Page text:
Which Strategies to Prevent Youth Suicide Should Be Priorities?

KingWith today’s post, Dr. King closes out CFYM’s series on youth suicide prevention. We acknowledge the collaboration of National Network of Depression Centers and Active Minds with Care for Your Mind and we appreciate their contributions to our community.

Cheryl King, PhD
Institute for Human Adjustment, University of Michigan

While evidence-based education, prevention, and treatment intervention strategies exist to address the problems underlying youth suicide, significant barriers prevent young people from receiving the kinds of help that can make a difference. Public policy can impact the availability of services, but there’s debate on how to invest resources.

No Single “Right” Approach
When it comes to public policy and funding to address youth suicide prevention, there’s no perfect evidence to indicate a single best or preferred strategy. I personally look at it as a large magnet and, with every strategy, we “pick up” more of those who are at risk.

Youth suicide prevention strategies can be conceptualized into three broad groups.

  • Universal strategies reach a broad population, such as through an education and/or awareness campaign;
  • Selected prevention strategies intervene with groups that are at high-risk due to life experiences, circumstances, or mental illness; and
  • Indicated strategies are generally mental health treatments and support services for people who are already suicidal or dealing with a severe mental illness.

We don’t have clarity on how to rank these strategies in terms of their impact on youth suicide prevention. That’s partly because so many of these efforts are small or underfunded, and partially because the strategies keep changing in response to what we’re learning in the field, which admittedly has a slowly-evolving knowledge base.

There’s currently debate about whether to reduce or enhance funding for “gatekeeper” training and awareness programs for teachers, primary care doctors, and others who interact with youth. The Substance Abuse and Mental Health Services Administration has spent millions on this through the Garrett Lee Smith Act, and now there’s consideration of investing more heavily in youth screening strategies in a variety of settings, including medical emergency departments. By answering a relatively small number of questions, students at elevated risk are identified and given a referral to appropriate mental health care providers.

Evidence suggests that such screening programs can recognize risk in teens and play a role in getting them some help. Most of these programs to date have been evaluated by whether they identify at-risk youth who have never received professional services and get them to help. However, our National Institute of Mental Health has published an intent to fund a large-scale youth suicide risk screening project that will examine reductions in suicide attempts, too.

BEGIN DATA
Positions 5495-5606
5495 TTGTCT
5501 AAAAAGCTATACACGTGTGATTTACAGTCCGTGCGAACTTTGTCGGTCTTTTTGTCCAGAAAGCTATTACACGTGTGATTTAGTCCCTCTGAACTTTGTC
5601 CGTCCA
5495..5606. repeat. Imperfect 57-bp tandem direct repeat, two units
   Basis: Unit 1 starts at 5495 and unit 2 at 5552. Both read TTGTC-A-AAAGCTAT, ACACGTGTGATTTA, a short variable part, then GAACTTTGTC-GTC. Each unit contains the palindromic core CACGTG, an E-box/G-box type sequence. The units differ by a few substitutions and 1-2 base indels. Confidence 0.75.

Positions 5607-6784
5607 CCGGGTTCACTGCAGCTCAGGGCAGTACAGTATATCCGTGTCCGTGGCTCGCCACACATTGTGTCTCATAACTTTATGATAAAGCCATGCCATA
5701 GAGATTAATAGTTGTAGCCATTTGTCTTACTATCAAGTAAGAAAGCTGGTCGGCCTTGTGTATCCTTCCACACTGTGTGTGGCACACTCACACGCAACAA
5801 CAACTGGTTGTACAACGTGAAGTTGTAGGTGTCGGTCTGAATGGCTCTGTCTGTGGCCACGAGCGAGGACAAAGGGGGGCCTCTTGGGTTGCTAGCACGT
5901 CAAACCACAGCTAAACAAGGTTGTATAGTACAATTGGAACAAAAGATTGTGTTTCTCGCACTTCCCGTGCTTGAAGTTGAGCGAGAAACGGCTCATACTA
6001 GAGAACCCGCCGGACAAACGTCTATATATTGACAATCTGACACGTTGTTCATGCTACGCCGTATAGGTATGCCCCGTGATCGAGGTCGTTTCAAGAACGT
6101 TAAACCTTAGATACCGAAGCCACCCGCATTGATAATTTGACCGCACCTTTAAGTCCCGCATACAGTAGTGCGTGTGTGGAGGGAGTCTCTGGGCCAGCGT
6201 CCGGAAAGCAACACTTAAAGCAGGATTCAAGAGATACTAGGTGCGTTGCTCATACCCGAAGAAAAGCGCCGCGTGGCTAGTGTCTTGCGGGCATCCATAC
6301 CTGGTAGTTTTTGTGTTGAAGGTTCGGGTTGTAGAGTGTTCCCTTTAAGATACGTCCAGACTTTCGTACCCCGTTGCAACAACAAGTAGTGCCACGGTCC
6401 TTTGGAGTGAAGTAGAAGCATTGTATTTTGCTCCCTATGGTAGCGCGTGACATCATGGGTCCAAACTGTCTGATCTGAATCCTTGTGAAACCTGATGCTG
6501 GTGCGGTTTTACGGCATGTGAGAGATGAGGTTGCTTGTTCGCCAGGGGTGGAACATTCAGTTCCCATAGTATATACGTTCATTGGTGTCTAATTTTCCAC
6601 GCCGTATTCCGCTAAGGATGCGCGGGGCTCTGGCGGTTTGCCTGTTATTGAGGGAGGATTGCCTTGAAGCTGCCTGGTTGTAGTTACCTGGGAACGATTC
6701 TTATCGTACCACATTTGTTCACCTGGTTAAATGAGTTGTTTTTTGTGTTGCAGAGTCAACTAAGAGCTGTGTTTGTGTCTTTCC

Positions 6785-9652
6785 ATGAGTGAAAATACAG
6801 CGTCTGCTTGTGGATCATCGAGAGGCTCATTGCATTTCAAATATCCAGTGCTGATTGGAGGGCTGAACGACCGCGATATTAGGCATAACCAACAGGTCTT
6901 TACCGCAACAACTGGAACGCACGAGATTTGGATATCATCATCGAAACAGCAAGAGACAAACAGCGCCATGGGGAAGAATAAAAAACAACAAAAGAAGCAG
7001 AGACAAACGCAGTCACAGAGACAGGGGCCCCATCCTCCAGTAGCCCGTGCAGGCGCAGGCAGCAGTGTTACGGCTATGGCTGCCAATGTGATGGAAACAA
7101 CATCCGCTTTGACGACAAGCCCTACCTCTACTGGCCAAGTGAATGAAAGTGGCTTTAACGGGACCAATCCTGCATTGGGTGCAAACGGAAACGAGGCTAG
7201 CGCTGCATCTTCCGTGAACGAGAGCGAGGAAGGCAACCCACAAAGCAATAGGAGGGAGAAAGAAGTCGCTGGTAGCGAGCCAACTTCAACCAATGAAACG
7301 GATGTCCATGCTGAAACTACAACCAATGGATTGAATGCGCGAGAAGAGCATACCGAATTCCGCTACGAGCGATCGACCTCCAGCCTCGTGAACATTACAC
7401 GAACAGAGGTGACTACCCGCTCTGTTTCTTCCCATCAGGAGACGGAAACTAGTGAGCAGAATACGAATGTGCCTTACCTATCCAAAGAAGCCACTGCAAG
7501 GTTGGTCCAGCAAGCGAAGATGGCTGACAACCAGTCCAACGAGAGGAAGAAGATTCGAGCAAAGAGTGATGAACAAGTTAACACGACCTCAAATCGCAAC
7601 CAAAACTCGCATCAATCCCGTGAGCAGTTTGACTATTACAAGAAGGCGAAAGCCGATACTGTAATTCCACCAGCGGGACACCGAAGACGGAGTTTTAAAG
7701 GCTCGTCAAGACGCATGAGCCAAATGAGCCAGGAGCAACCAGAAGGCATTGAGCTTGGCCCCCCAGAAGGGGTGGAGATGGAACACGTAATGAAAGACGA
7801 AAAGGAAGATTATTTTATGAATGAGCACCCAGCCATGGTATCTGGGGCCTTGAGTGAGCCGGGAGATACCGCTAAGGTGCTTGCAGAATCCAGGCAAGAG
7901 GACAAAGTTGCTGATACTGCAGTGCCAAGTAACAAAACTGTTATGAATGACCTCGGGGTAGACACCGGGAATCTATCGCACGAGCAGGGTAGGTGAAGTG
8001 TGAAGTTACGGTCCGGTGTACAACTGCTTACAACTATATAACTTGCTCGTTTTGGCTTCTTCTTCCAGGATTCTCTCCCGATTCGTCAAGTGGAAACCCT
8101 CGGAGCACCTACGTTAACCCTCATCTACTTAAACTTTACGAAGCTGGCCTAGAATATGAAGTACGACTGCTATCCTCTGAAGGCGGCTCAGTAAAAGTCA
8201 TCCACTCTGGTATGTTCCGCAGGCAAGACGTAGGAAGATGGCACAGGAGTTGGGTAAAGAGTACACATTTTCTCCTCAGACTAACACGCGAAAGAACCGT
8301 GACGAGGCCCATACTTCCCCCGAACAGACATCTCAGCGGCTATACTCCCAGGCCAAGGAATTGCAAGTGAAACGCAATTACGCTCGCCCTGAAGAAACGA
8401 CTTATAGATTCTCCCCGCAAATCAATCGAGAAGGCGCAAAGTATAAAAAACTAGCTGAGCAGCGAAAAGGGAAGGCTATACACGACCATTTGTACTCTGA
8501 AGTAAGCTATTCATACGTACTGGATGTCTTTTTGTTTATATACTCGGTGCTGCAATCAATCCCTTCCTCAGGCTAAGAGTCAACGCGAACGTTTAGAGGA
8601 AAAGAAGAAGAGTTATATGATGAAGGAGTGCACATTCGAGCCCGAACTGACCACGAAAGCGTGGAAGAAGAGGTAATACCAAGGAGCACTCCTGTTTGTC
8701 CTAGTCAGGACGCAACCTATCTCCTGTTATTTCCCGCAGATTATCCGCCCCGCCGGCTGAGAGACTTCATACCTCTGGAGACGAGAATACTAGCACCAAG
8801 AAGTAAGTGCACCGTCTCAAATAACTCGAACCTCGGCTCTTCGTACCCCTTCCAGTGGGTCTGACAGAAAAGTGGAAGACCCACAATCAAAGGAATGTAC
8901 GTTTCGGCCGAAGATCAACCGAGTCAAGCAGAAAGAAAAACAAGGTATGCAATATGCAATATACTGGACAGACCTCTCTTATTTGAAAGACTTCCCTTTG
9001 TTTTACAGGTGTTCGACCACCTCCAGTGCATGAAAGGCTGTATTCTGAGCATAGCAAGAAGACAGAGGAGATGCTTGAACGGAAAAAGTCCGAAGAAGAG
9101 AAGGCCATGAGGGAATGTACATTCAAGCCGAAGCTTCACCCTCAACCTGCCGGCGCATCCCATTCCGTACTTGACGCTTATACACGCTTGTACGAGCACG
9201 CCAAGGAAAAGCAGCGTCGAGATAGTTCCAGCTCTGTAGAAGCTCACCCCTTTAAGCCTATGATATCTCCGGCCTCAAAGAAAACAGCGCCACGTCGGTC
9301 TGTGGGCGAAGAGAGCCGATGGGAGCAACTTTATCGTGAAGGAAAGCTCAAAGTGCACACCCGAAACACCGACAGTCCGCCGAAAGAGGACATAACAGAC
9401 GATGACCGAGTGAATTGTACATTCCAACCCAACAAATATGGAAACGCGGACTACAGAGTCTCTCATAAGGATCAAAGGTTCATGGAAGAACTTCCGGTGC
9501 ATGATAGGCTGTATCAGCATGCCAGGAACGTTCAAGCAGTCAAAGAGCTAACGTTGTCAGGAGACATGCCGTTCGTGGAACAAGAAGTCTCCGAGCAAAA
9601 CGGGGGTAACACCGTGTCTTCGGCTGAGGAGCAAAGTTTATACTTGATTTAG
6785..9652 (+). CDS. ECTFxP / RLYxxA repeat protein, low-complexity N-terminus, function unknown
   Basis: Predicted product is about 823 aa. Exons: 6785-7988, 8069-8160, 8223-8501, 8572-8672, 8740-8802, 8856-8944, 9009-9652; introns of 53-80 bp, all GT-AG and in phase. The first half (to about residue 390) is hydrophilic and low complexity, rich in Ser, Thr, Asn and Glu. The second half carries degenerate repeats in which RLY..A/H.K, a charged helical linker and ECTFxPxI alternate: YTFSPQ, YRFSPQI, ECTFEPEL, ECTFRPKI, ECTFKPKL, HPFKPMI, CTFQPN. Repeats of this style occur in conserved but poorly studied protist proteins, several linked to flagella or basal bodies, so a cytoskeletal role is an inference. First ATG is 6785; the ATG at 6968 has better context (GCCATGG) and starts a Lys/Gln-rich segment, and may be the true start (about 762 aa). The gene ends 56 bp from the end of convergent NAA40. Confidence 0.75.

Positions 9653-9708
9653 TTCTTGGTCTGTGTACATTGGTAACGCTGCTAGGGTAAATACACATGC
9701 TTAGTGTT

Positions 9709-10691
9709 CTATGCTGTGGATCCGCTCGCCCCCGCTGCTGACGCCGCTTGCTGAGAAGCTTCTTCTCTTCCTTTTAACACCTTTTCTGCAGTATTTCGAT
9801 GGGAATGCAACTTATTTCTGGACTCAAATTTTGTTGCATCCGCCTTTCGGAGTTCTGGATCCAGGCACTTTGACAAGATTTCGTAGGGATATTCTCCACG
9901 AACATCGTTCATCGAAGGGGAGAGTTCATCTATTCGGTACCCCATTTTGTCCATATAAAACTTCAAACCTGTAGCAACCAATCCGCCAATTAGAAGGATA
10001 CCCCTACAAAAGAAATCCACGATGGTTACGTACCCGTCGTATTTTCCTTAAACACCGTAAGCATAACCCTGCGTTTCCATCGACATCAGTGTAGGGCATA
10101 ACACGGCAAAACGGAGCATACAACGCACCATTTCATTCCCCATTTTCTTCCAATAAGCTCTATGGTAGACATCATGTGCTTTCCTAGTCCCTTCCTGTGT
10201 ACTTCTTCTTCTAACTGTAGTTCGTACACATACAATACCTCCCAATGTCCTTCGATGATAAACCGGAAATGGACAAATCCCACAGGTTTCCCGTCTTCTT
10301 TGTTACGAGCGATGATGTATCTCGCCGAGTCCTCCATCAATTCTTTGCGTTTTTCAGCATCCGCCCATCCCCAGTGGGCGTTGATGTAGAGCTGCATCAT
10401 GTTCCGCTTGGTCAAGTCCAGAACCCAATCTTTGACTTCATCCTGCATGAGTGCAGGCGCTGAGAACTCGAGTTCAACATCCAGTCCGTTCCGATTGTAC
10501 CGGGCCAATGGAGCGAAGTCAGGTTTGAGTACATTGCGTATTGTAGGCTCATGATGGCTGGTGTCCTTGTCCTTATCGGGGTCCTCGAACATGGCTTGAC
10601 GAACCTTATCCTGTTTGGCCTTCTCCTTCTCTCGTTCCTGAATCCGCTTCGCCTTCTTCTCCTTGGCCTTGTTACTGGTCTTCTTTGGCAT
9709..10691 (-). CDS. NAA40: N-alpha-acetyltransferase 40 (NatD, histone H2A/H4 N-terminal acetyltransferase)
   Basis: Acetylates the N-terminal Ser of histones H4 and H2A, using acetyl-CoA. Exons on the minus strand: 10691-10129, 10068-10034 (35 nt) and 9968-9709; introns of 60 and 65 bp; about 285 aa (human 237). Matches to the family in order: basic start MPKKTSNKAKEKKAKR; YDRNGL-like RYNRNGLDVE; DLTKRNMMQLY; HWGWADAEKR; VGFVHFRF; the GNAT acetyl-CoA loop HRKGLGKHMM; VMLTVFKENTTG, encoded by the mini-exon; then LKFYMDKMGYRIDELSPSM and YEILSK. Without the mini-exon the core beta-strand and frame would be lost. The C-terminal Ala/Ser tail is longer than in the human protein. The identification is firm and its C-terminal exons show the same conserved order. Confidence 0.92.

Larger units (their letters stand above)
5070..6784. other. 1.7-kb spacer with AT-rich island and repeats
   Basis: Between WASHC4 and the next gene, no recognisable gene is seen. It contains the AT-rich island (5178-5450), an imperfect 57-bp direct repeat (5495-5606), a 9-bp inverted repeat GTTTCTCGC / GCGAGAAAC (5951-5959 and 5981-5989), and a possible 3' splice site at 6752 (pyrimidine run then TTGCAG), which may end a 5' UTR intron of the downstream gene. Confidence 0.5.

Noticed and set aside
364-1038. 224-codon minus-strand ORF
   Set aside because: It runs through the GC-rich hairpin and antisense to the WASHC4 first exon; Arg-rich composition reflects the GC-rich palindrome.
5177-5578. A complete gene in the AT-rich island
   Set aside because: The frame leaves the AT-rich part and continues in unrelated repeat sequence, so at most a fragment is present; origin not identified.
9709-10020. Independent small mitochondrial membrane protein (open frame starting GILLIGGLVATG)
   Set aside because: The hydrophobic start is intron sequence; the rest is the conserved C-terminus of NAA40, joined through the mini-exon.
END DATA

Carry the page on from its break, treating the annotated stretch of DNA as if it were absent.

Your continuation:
Gatekeeper training and awareness programs can be valuable. There is some evidence among the adult population that primary care education and screening provides benefits. However, data show that only a subset of trained teachersthose who have a good rapport with teenstend to take the next step and express concern.

Some evidence suggests that school-based and peer-based support may have positive results. Two examples are Sources of Strength out of Rochester, Minn., a peer-based awareness and support program, and the Yellow Ribbon Suicide Prevention Program, which has a strong peer element.

Public policy also plays an important role on public mental health services with regard to program funding and workforce development. In particular, I would advocate for improving training for mental health providers, and strengthening the system’s impoverished accreditation requirements regarding training to work with suicide risk In psychiatry, psychology, and social work training programs.

Consumer Advocacy
Achieving effective policy changes requires greater collaboration among the many organizations focused on improving youth mental health. Just as we do in suicide prevention, narrowly-focused advocacy groups will need to acknowledge overlapping risk factors (e.g., depression, substance abuse) and be prepared to unify their efforts and pool resources.

Finally, let’s not forget the power of consumer advocates and individual, heartfelt testimonials. When organizations are advocating for change, testimony from those willing to share personal stories have a real impact.

Your Turn

  • Which youth suicide prevention strategies do you think should receive the most funding? Why?
  • How do you think the different mental health and other advocacy organizations might work together on the common goal of preventing youth suicides?

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